There is so much more to dentistry than drilling and filling teeth; nutrition is key in order to maintain a healthy mouth. Dentists must consider the underlying root causes of your dental issues in order to properly treat you, and your nutritional habits can be a significant underlying root cause of your dental problems. We at Boulevard Dental Associates have summarized a recent American General Dentistry Impact article by Kelly Rehan entitled, “Whole-Body Dentistry: How Nutrition Affects Oral Health” in order to better educate you on the significant effects of nutrition on your oral health.
Vitamins, minerals, and nutrients have major oral health implications. Rehan cites Jillian Kaye, MS, RDN, an adjunct clinical instructor and registered dietitian and nutritionist at New York University College of Dentistry. Kaye explains that vitamins A, B, and D, as well as calcium and phosphorous all have major oral health implications. She adds that nutrient deficiencies, primarily deficiencies of vitamins C and D and calcium, have links to periodontal disease, or a serious gum disease infection. And she says that vitamin D is particularly important because it supports the functions of calcium and phosphorus in remineralizing and strengthening the teeth. Those particularly at risk for a vitamin D deficiency are older adults, people with restricted diets (i.e., veganism or vegetarianism) and those living in places with limited sunlight, she claims. Lastly, Kaye talks about the importance of vitamin B (B2, B3, and B12) for your oral health, and she explains that because B vitamins are often all in the same foods, it is common to be deficient in all of them. Vitamin B deficiencies, she adds, are most common in older adults, alcohol users, people with restricted diets, and people with gastrointestinal issues or recent surgeries.
We’re sure you have heard about the impact of sugars on your teeth, but did you know that carbohydrates in general are a concern for the health of your mouth? Kaye explains that fermentable carbs are linked to caries (cavities). There are high-fermentable carbs (i.e., sucrose or table sugar) and there are low-fermentable carbs (i.e., lactose, or the sugar in milk), but any carb can have the same impact on your teeth, she says. Kaye does not recommend that you eliminate carbohydrates from your diet, but she does recommend that you pair them with proteins and fats, because proteins and fats digest later in the digestive system, and in this way they are less cavity-causing. They also help reduce the adherence of carbs to the teeth.
It is the frequency of exposure to carbs that is the main problem, says Amr Moursi, DDS, PhD, a professor and chair of the Department of Pediatric Dentistry at the New York University College of Dentistry, an expert also cited by Rehan. Moursi explains that bacteria in your mouth doesn’t care if the carb comes from candy or grapes. The main issue, he says, is constant snacking throughout the day, even on healthy foods like dairy, whole grains, and fruit. He says that this type of eating provides a steady diet for oral bacteria, so that even if you brush five times a day, it will still be tough to compete with the constant bathing of your mouth in carbs. In other words, according to Moursi, “How you eat plays a big, if not bigger role in your oral health than what you eat.”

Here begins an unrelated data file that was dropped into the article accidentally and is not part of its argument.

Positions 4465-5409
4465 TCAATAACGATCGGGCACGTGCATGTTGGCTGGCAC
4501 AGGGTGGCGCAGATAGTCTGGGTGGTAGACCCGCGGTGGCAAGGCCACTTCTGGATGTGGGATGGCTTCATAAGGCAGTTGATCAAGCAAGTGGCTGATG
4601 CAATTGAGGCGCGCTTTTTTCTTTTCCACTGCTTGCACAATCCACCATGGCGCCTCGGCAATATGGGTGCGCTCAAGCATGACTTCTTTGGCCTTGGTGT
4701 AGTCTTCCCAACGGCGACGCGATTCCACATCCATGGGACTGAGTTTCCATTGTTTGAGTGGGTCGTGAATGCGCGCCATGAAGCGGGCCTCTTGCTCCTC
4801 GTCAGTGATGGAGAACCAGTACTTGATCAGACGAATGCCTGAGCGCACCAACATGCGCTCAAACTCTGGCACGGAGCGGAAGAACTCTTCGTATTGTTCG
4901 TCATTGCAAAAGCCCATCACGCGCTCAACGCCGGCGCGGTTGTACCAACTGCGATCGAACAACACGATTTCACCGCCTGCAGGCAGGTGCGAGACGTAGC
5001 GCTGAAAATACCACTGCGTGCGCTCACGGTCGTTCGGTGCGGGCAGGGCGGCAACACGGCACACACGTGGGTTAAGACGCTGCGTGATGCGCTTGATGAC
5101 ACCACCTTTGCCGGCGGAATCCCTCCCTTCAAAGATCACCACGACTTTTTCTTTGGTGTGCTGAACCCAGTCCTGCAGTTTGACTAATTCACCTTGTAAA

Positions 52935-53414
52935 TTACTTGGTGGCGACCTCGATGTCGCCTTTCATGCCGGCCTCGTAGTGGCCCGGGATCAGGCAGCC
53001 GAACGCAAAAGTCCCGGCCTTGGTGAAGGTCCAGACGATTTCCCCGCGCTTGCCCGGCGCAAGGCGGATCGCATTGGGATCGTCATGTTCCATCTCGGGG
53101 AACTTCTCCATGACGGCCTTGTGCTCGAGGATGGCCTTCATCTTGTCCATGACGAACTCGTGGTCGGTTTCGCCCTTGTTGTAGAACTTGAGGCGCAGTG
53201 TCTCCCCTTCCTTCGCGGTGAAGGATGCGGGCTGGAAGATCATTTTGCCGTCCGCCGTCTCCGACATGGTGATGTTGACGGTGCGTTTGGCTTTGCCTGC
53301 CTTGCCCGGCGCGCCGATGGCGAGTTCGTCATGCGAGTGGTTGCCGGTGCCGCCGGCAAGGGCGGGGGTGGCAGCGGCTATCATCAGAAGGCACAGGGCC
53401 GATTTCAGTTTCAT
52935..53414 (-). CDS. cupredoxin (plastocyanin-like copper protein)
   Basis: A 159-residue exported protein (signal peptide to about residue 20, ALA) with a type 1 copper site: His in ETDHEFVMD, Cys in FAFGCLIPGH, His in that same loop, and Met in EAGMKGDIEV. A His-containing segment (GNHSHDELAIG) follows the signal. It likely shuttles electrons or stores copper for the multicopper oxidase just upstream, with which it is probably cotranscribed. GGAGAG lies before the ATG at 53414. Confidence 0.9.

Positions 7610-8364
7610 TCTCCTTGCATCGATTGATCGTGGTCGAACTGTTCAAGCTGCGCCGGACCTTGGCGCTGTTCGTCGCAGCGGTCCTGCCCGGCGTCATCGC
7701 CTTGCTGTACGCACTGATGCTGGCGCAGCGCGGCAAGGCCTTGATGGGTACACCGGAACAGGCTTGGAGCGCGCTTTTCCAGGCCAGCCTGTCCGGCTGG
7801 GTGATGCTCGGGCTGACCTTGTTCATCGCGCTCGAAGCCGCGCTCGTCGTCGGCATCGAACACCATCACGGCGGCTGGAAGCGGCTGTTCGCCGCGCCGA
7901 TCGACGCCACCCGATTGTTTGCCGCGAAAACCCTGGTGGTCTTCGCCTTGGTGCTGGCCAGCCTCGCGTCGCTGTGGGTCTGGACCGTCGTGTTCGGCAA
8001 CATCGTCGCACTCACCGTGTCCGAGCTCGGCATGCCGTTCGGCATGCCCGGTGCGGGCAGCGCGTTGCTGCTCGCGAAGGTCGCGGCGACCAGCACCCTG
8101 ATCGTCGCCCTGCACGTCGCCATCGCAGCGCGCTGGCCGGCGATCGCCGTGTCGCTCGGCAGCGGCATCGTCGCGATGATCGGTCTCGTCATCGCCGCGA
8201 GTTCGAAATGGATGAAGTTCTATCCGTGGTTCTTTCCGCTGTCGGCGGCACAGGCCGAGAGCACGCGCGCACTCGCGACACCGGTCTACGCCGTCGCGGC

Carbs definitely matter to your oral health, and so do the vitamins, minerals, and nutrients you ingest on a regular basis. We could discuss all the ways that each vitamin, mineral, and nutrient specifically impact your oral health, but our purpose here is not to get too technical. Instead, we want to promote an overall awareness of just how much your nutrition impacts your oral health. That said, we have provided a list below of the vitamins, minerals, and nutrients that impact oral health, and in what foods these can be found. If you focus on consuming a diet of these healthy foods and foods like them, your oral health will thank you for it!
Vitamins/Minerals/Nutrients that impact oral health:
• Vitamin D – egg yolks, cheddar cheese, salmon, trout, mushrooms, fortified products (milk, orange juice)
• Vitamin K – green leafy vegetables, broccoli, soybeans, pumpkin, pine nuts, blueberries
• Vitamin A – sweet potatoes, spinach, pumpkins, carrots, dairy products, cantaloupes, mangoes, red peppers
• B2 Riboflavin – yogurt, milk, chicken, beef, mushrooms, cheese, chicken, eggs, quinoa, fortified breakfast cereals
• B3 Niacin – chicken, turkey, salmon, tuna, beef, brown and white rice, peanuts, potatoes, fortified breakfast cereal
• B6 Pyridoxine – chickpeas, tuna, salmon, chicken, turkey, bananas, potatoes, fortified breakfast cereals
• B12 Cyanocobalamin – clams, tuna, salmon, beef, yogurt, milk, cheese, fortified breakfast cereals
• Folic acid – spinach, asparagus, brussel sprouts, white rice, avocados, fortified breakfast cereals
• Calcium – dairy products, tofu, salmon, beans, kale, broccoli, fortified breakfast cereals and orange juice
• Phosphorus – dairy products, beef, salmon, chicken, lentils, potatoes, rice
Rehan, Kelly. Whole-Body Dentistry: How Nutrition Affects Oral Health. AGD Impact. May 2022; 13-17.